Michael Pollan’s In Defense of Food tackles the issue at the heart of America’s health problems today: Nutritionism. Throughout the book, Pollan mentions how the science behind Nutritionism is flawed, saying that “Few scientists ever look back to see where they and their paradigms might have gone astray…” Later, Pollan explains how Gary Taubes “blew the whistle on the science of the lipid hypothesis by explaining how there is no scientific evidence backing the hypothesis.” In one breath, Pollan discredits science as a non self-correcting methodology, while in another, uses the lack of scientific evidence to support his narrative. Pollan’s praise for the science when it come to support his narrative, and his dismissal of it when it doesn’t is troubling to say the least.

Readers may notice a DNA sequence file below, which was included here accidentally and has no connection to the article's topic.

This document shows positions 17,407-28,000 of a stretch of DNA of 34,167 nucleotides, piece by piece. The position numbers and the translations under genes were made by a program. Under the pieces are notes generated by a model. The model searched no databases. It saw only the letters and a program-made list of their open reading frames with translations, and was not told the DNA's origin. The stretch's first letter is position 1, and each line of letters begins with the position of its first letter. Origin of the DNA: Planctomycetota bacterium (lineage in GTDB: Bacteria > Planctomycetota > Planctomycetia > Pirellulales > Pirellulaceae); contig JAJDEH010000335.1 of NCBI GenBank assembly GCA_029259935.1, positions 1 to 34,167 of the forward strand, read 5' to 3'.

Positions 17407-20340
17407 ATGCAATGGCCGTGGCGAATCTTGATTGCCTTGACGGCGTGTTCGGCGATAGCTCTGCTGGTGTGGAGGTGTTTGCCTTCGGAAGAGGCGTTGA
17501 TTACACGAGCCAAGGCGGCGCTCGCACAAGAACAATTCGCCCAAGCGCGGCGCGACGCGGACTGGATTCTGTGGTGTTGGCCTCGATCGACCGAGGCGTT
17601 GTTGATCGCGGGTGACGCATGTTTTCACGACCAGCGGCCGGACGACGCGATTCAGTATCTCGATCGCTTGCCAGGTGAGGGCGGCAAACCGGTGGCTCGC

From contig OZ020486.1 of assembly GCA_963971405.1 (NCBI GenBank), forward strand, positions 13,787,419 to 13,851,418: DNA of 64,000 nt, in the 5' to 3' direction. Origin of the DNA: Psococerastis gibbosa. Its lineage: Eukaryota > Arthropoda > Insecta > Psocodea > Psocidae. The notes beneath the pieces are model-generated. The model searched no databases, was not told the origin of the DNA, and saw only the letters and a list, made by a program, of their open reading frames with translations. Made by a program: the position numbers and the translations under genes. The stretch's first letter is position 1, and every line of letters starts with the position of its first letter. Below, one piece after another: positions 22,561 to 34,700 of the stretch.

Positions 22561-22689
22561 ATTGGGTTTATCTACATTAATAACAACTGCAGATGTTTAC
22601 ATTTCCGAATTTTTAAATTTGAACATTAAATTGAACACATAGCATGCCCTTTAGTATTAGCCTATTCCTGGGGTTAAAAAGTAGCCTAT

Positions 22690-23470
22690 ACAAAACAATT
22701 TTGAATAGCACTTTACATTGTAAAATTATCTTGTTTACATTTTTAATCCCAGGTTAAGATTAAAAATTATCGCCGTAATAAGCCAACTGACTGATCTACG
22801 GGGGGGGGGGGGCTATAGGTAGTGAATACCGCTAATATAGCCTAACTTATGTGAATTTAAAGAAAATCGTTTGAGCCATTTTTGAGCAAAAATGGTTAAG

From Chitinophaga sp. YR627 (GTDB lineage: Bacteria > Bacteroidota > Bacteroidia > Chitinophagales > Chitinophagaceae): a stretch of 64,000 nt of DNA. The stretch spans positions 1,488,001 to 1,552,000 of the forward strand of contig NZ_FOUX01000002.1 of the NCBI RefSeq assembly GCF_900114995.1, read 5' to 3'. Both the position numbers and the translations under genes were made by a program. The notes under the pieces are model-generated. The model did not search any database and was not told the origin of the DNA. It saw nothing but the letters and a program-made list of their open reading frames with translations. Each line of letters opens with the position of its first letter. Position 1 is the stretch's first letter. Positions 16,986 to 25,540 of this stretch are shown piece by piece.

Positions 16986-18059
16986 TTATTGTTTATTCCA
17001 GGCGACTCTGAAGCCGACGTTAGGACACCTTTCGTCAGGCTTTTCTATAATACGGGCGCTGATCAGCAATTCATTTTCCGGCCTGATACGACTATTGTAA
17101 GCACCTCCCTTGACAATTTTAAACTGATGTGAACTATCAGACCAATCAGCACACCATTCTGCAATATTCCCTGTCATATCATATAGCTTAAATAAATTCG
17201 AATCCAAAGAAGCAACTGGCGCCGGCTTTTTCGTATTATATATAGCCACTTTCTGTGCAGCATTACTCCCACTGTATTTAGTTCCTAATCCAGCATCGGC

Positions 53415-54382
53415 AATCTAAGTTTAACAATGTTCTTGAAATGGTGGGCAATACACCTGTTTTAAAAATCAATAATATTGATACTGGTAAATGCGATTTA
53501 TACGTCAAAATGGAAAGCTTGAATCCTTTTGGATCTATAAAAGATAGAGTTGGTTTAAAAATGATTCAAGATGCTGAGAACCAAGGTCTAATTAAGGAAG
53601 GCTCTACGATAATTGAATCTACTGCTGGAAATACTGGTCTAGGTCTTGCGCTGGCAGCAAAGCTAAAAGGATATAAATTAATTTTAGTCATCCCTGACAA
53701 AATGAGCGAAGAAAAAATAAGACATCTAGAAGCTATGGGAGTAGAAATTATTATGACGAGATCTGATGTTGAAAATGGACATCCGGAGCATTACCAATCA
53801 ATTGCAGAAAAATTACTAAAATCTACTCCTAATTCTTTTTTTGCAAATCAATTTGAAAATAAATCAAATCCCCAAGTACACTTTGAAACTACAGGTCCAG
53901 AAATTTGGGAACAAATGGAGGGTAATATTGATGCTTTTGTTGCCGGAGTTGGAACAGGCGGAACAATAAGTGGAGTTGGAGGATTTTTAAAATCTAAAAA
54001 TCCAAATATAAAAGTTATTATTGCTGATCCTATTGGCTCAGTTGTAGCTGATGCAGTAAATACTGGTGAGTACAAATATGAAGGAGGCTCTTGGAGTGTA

Pollan also mentions that eaters used to have a sort of a relationship with the foods that they ate before the industrialization of food. Before, humans used to have a relationship with other biological entities as part of a larger ecological system. However after the industrialization and the deculturalization of food, humans are now seen as the top of the ecological food chain, and thus not “food”. I thought this was an interesting take because the thought of food as “separate” from humans, implies that humans are above the ecological system and thus the top of the ecological system. This thought of humanity on top is not something that is new. This coincides with Western industrialization, and parallels the ideologies of Western thought arising at the time (non-white populations that were considered inferior to white populations, driven by things such as colonialism, slavery, and genocide). When Pollan says that food has separated from humans, he isn’t lying. You need only to look at the effects of Western ideologies to see how this could happen.